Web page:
As an IT manager you would like to know who on your team is performing at their peak level and who is just coasting along. The realities of life mean that despite your IT manager skills you can’t spend all of your time with your team and so you may never be able to answer this question by yourself. However, the members of you team know who’s performing and who is not. Would permitting peer reviews help to find out who the best workers are or just provide a way for complainers to complain even more?
What’s Wrong With Peer Reviews
On the surface, a peer review sounds like a very good thing. These systems can take on a lot of different forms. Over at Amazon, it was revealed that their internal peer review system allowed other workers to send evaluations of you to your boss without you knowing about it. You can just image how a system like this could be used to gang up on a rival or for a group of workers to attempt to force out another worker that they saw a being a low performer.
The tools that are needed to collect peer review data are often already in place even if you have not received any IT manager training on how to use them. Many tools that we use for other tasks, such as Salesforce.com, contain built-in peer review tools. Many companies are reluctant to activate these peer review tools because of the impact that it will have on the organization. What they anticipate happening is a flood of petty complaints based on long standing grudges or a lot of chatter about things that just really don’t matter.
One of the biggest unanswered questions about peer reviews is if they should be permitted to be anonymous. Managers who receive this type of feedback about their employees generally consider it to be either background noise or just simple whining. If other employees are permitted to send comments to your boss about you, then it tends to create a culture that is at the same time childish and competitive. Some companies have implemented rules that the users of the anonymous systems must only say things that they would feel comfortable telling the person that they are talking about to their face.
The Right Way To Do Peer Reviews
What an IT manager really wants is constructive criticism of the members of his or her team. Nobody is perfect and so the question is how can each member become better? All too often, what happens is that an IT manager gets a lot of peer review feedback on a team member, but it’s all positive. That will make the team member feel good, but it’s not going to help the IT manager make the team better.
One way to improve the way that feedback is given is to increase how often it is collected. Some firms are collecting regular, short weekly surveys in order to find out how things are going. This allows the IT managers to give the members of their team feedback on the things that really matter. In this type of environment, anonymous peer feedback has no role to play because it is far too easy to abuse.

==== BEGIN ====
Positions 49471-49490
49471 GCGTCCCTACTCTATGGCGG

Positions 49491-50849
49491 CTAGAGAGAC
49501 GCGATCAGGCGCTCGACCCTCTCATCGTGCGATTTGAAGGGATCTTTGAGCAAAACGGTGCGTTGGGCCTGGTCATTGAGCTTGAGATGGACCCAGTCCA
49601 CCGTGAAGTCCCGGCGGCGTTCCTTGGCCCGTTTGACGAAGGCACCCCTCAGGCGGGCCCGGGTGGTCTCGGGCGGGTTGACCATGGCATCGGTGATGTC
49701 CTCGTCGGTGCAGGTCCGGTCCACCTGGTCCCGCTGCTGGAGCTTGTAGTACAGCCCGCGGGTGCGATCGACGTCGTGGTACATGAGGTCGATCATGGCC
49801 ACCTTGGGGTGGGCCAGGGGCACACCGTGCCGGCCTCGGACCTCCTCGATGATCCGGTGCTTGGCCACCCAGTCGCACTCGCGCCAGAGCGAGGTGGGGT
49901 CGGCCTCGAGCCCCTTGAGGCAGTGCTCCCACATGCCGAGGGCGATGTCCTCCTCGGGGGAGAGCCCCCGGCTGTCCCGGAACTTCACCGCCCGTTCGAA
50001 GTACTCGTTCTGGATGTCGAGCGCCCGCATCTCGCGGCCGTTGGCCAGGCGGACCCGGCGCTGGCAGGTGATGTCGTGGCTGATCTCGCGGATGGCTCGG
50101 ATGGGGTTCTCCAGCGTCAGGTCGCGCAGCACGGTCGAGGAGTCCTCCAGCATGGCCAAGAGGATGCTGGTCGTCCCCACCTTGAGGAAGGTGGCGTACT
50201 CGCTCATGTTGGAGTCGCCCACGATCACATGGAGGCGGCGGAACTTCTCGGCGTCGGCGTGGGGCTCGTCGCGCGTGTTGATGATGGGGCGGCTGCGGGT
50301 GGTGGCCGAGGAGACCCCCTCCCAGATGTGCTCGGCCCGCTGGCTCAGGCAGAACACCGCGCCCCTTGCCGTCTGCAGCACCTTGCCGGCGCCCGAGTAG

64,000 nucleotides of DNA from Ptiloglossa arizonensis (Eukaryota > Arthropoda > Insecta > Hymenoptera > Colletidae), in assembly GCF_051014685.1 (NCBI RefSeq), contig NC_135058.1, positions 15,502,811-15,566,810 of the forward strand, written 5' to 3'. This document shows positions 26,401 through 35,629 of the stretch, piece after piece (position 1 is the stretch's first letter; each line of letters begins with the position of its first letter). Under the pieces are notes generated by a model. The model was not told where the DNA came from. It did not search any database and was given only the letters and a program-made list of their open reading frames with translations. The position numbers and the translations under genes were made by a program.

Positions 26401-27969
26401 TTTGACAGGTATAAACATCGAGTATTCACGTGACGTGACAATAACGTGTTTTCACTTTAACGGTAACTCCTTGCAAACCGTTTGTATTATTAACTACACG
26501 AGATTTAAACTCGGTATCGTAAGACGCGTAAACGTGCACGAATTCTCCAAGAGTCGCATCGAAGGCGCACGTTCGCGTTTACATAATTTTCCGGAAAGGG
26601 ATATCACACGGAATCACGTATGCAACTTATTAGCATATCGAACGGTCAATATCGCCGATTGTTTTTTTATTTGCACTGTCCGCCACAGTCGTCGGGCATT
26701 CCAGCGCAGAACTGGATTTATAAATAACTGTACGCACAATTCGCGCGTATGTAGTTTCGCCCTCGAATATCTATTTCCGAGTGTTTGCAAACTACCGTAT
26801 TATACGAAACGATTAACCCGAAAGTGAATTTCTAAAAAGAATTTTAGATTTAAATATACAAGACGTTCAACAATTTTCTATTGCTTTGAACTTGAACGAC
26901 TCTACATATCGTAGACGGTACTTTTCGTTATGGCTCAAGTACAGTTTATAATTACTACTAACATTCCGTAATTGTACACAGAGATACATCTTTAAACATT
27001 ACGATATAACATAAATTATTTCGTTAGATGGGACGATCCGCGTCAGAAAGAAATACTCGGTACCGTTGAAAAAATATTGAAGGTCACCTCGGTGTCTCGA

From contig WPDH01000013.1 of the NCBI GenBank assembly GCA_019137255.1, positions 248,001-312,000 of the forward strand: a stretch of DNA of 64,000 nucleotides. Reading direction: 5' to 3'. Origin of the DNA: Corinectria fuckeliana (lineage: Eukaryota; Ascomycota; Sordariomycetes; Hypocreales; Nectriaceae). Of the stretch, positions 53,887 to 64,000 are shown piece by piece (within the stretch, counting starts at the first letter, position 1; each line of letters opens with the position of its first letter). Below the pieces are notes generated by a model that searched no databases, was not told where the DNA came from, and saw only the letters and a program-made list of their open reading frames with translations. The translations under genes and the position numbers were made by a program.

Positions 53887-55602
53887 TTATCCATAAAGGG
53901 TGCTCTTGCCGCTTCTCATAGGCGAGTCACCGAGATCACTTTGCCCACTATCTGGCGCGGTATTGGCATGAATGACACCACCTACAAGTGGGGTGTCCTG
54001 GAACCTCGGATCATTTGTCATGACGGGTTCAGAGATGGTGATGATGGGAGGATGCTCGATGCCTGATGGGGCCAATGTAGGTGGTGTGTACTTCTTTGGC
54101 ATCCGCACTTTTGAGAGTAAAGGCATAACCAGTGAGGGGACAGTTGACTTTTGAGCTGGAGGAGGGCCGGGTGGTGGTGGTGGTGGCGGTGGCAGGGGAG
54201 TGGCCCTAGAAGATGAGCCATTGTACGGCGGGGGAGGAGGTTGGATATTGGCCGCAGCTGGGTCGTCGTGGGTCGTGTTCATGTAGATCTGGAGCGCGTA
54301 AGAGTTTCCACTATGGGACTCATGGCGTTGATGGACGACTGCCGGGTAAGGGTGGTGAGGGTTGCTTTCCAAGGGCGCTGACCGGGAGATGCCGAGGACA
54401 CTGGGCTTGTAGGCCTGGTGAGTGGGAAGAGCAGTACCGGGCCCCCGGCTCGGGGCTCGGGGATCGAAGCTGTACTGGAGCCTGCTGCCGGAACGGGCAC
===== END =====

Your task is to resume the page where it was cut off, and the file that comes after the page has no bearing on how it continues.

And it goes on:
Most, but not all, firms still conduct annual evaluations with their employees One of the biggest questions that IT managers are dealing with is how to work more feedback into the process in order to support this annual meeting. At some firms, they have set up systems where an employee has the ability to request a manager’s feedback on their performance in some specific area (presentations, meetings, technology, etc.) at any time. The goal of this type of program is to allow team members to better themselves in real time instead of having to wait until the end of the year in order to find out what they could be doing better.
What All Of This Means For You
The advance of technology has made peer reviews possible in most workplaces. IT managers have to take a careful look at both their team and their company in order to determine if this type of review holds any value for them. There are both benefits and disadvantages to any type of peer review system.
A peer review system opens the door to team members ganging up on other members. If the system allows comments on a worker to be given to an IT manager anonymously or without the worker knowing about it, then it is almost certain that abuse will occur. A number of firms are taking steps to try to capture the value of peer reviews while avoiding their downsides. They are collecting review data more often, banning anonymous reviews, and allowing team members to request their own reviews when they think that they need them.
The technology to allow anyone in a firm to conduct a peer review of one of their peers is now available However, this is clearly a case of just because you can do something, this does not mean that you should do something. Before turning on a peer review system, IT managers need to take a close look at the peer review tools that they have available to themselves and then determine if the data that they can collect using them would make them a better IT manager and help with IT team building.
– Dr. Jim Anderson
Blue Elephant Consulting –
Your Source For Real World IT Management Skills™
Question For You: If you started a peer review system and you got a lot of negative reviews on your staff, what steps should you take?
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What We’ll Be Talking About Next Time
Forget all that Facebook “like” stuff, there is a much bigger question that you need to be able to answer. Just how likeable are you in real life? You might shrug that question off and say that it doesn’t really matter, it’s what you can use your IT manager skills to accomplish that matters, but you’d be wrong. The people who control your career want to promote people that they like. Do they like you?